Tarsal Shape, Size, and Articulating Surface Morphology in Adolescent Surgically Treated Clubfoot and Their Contralateral Normal Foot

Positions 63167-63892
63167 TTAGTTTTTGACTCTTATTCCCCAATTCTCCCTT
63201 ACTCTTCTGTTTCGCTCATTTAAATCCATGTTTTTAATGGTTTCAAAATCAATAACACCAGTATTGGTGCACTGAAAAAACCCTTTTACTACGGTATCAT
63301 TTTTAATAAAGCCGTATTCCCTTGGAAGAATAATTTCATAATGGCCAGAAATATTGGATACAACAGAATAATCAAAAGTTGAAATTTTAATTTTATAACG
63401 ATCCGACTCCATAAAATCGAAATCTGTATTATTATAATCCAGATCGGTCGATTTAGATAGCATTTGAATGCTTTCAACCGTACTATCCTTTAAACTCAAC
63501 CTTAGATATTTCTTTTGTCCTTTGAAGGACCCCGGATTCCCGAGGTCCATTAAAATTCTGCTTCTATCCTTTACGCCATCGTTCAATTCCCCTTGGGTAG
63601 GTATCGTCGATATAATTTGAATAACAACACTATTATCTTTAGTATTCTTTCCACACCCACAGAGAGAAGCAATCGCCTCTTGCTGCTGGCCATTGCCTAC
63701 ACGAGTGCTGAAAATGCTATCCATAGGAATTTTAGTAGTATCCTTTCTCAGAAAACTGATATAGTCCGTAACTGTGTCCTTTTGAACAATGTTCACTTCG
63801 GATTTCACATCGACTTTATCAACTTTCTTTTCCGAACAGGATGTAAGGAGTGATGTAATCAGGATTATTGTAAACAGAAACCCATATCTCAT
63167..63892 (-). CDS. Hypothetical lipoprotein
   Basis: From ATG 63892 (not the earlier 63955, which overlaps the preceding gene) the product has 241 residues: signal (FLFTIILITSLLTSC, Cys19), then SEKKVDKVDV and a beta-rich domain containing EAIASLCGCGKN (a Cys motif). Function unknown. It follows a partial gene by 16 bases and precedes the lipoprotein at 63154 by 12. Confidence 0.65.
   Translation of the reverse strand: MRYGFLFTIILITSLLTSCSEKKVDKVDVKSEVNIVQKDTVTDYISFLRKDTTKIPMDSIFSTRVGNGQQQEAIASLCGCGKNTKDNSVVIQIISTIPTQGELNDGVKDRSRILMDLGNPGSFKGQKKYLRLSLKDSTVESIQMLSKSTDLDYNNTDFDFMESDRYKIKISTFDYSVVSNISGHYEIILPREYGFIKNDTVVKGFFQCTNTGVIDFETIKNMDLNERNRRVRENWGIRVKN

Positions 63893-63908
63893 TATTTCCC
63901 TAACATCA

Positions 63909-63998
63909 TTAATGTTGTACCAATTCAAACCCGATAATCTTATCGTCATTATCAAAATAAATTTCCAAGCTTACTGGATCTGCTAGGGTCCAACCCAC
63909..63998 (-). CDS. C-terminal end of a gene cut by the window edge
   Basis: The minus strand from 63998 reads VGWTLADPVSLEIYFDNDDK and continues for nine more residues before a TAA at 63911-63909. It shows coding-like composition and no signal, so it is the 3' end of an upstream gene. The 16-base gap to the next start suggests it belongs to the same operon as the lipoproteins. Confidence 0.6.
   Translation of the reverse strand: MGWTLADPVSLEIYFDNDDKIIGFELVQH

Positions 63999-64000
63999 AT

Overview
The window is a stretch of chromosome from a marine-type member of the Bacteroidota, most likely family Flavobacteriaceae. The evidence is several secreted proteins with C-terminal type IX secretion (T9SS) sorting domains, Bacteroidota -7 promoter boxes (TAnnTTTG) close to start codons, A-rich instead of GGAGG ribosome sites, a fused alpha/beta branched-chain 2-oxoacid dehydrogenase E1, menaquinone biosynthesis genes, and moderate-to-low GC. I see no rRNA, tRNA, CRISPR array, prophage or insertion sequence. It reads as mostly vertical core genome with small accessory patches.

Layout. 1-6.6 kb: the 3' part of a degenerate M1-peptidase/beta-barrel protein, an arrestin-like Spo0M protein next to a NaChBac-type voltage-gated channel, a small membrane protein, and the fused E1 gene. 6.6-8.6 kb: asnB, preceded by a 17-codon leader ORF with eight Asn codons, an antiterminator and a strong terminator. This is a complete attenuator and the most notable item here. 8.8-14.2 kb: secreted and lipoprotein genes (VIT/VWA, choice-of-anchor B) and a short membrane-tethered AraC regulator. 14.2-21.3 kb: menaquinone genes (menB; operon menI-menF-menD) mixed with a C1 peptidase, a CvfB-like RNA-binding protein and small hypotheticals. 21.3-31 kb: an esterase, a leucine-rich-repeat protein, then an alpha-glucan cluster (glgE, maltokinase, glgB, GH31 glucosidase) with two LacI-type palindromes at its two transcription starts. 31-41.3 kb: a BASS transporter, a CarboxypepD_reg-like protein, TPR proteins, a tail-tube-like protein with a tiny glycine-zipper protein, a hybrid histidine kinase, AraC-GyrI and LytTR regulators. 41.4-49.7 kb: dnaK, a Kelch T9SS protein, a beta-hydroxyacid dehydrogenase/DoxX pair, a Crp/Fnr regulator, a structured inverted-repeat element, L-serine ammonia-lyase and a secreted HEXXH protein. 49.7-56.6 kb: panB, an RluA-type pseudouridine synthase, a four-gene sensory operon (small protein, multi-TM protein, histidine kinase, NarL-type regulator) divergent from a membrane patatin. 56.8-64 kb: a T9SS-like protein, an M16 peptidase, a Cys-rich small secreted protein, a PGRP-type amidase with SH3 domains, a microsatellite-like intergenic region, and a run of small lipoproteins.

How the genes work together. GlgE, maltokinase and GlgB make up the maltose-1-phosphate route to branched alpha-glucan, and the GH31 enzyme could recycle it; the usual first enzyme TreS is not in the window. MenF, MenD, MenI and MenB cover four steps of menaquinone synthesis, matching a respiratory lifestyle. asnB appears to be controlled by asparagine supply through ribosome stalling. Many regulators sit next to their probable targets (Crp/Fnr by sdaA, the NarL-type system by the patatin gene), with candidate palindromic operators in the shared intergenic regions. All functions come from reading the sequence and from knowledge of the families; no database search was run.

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Despite the inability of radiographic measurements to quantify the 3-dimensional (3D) shape and size of the hindfoot bones affected by the clubfoot pathology, radiographs continue to be used to evaluate treatment efficacy. Advancements in imaging and image analysis allow new quantitative insights to be obtained into bone shape and size. Therefore, this study sought to quantify and compare the 3D size, shape, and articulating surface morphology of the tibia, talus, calcaneus, navicular, and cuboid bones in the adolescent surgically treated unilateral clubfoot and the contralateral normal foot. Anatomic measurements were obtained by geometrically modeling 3D reconstructed magnetic resonance images of the hindfoot tarsals in the feet of 7 adolescents (mean age, 13.0 ± 2.8 years). The results showed that the tarsal bones in the surgically treated clubfoot were smaller in volume (20%-36%) and smaller in surface area (16%-28%) than those in the contralateral normal foot. Correspondingly, the size and shape of the articulating surfaces of these bones in the surgically treated clubfoot were also smaller and flatter than those in the contralateral normal foot. Specifically, the mean talar articular surface area was 25% to 40% smaller, the mean talar-tibiotalar articular surface length was 26% smaller, the mean tibiotalar articular surface length difference was 78% smaller, and the mean navicular "flattening index" was 86% larger in the surgically treated clubfoot. These data offer an objective standard that will advance the knowledge of the clubfoot pathology and aid treatment efficacy evaluation.

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